The Giants: The brains behind the brands that boomed
Founder and CEO, SKKN By Kim
Co-founder and co-managing partner, SKKY Partners
Co-founder and creative director, Skims
Kim Kardashian is an inspiration to herself.
“There are a lot of brands that I admire, but I do think that it’s a new time for people to be really authentic and true to themselves,” said Kardashian. “A lot of people can come to me and say, ‘Well, this worked for this brand and this works for this other brand,’ but if you know what you want and know your own vision, that’s enough.”
While other entrepreneurs may name-check founders like Estée Lauder or Steve Jobs as people they would like to model their careers after, Kardashian is in a place where she is wholly content with who she is, where she is and what she is building.
And there is no denying that Kardashian has been successful at charting her own course. In 2019, when she launched Skims, her body-positive intimates, shapewear and loungewear brand, the designs were entirely based on her own preferences. In particular, Kardashian focused on a wide array of sizes, shades that matched real skin tones and details like the way a thong sat on the body. Never mind that the intimates market was already crowded and largely controlled by a select few like Victoria’s Secret, Spanx and La Perla. Less than three years after launch, Skims was valued at $3.2 billion in January.
Kardashian once again looked inward when rethinking her beauty businesses. After successfully launching KKW Beauty, a line best known for its color cosmetics and fragrances, in 2017, Kardashian made the decision to shut it down in its prime.
“From a business perspective, I had a lot of business partners and different websites, whether it was for my fragrance deal or my color cosmetics deal. I wanted to do skin care, and then it would have been three different sites with three different names and three different Instagram accounts, and three different brands that I had to run with my in-house team. I wanted them all together under one umbrella,” Kardashian said.
The result of recentering was SKKN by Kim, a nine-step luxury skin-care line that launched in June. In 2020, Coty announced it would take a 20% stake in the business in a $200 million deal. Further adding credibility to the brand, celebrity facialist and aesthetician Joanna Czech developed the product formulas.
“There was a time when I so heavily focused on my makeup and all my different looks; now I am at a place where I’m comfortable in my own skin and being a little bit more natural,” Kardashian said. She emphasized that SKKN by Kim, which consists of a cleanser, a vitamin C serum and a face cream, among other products, is what she uses day in and day out.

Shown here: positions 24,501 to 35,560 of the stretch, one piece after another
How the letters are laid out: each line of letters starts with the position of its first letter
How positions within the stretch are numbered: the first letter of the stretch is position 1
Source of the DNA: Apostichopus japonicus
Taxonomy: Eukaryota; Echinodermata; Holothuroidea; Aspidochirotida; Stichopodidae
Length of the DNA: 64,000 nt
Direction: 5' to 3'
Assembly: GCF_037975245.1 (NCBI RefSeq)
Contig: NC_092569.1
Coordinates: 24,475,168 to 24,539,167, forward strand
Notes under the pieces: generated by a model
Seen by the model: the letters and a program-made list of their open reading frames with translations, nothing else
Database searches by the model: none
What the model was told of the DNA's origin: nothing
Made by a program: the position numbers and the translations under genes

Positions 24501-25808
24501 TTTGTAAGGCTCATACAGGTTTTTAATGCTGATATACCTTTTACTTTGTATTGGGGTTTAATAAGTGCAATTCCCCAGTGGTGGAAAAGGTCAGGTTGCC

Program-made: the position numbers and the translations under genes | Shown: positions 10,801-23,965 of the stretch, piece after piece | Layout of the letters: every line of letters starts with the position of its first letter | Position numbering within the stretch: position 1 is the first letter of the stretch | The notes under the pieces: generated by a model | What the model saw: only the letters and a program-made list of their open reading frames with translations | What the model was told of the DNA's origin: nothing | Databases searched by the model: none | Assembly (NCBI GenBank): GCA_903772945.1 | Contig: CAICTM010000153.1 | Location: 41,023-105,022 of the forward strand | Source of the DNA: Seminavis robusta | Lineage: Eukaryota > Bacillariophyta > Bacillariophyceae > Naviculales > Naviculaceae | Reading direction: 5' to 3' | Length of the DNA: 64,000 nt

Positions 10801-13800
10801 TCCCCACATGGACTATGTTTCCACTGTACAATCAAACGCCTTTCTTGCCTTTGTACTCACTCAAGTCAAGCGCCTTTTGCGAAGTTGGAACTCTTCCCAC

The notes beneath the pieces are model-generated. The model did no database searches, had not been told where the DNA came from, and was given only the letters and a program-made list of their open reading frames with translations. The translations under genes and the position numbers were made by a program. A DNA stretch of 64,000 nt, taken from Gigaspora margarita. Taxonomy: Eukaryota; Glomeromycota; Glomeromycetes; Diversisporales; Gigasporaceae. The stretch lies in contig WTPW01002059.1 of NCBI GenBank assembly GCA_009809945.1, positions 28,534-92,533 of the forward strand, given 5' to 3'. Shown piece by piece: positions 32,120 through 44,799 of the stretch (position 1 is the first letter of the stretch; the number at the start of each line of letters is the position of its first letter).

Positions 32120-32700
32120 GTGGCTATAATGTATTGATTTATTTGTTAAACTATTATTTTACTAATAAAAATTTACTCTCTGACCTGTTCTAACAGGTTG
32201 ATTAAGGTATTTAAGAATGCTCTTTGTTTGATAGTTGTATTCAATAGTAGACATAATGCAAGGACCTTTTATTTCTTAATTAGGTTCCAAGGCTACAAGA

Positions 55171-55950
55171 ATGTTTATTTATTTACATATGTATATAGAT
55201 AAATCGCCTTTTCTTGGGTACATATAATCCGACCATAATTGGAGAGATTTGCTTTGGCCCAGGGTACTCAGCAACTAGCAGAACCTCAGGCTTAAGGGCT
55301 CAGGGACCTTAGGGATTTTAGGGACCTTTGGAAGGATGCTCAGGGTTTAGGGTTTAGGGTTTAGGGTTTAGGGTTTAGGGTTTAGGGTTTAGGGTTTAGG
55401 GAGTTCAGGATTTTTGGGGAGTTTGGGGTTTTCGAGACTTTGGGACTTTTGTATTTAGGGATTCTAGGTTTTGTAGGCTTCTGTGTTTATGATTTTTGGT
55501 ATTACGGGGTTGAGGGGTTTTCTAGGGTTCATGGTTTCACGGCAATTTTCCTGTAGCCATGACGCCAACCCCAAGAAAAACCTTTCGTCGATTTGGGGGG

Despite being in a skin-care-centric chapter of her life, Kardashian insisted that, eventually, SKKN will encompass every beauty category. After all, Kardashian is essentially credited with trademarking contouring and amplifying the careers of every artist in her orbit, including Mario Dedivanovic.
“A lot of people keep writing to us saying that they miss KKW Beauty so much,” she said. “Our color is all going to come back and be better than ever. We’re going to branch out into every category, from color to fragrance to hair care. Anything that touches your skin, that’s where we will be.”
In many ways, SKKN by Kim runs counter to current trends in beauty. As brands rush to retail partnerships post-Covid, Kardashian sells her line entirely direct-to-consumer. Though the global makeup market has made a comeback, Kardashian is focused on skin care. And while fewer, better products is the sales pitch du jour by brands, SKKN is all about a rigorous, multi-step routine.
“People might have advised me against a larger step system; I think that that works in my favor. The entire step system and larger bundles sell out first,” she said. The full SKKN collection retails for $673.
Owned retail shops are on Kardashian’s mind, too, with the brand launching its first pop-up in Westfield Century City this week. SKKN’s complete skin-care and home line are available for purchase. “Our pop-up will show people a glimpse of what our stores will look like, and stores are the goal.”
And yet, 2022 wasn’t all about SKKN for Kardashian. In September, she announced SKKY Partners, a consumer-focused private equity firm co-founded by former Carlyle executive Jay Sammons.
With two businesses capturing the collective consciousness and her global influence knowing no bounds, Kardashian sees her future as an investor as a compelling next act.
“I’ve learned so much along the way, and I know how to build companies; it is something I know how to do well,” she said. “I can contribute, offer advice and help shape or change whatever a founder wants. But it’s important to sit down with founders, find out what their dreams are, find out why they’re doing what they’re doing, and amplify that.”
And if there’s anyone who knows how to amplify the next big thing, it’s Kardashian.
Click here to see all 2022 Glossy 50 honorees.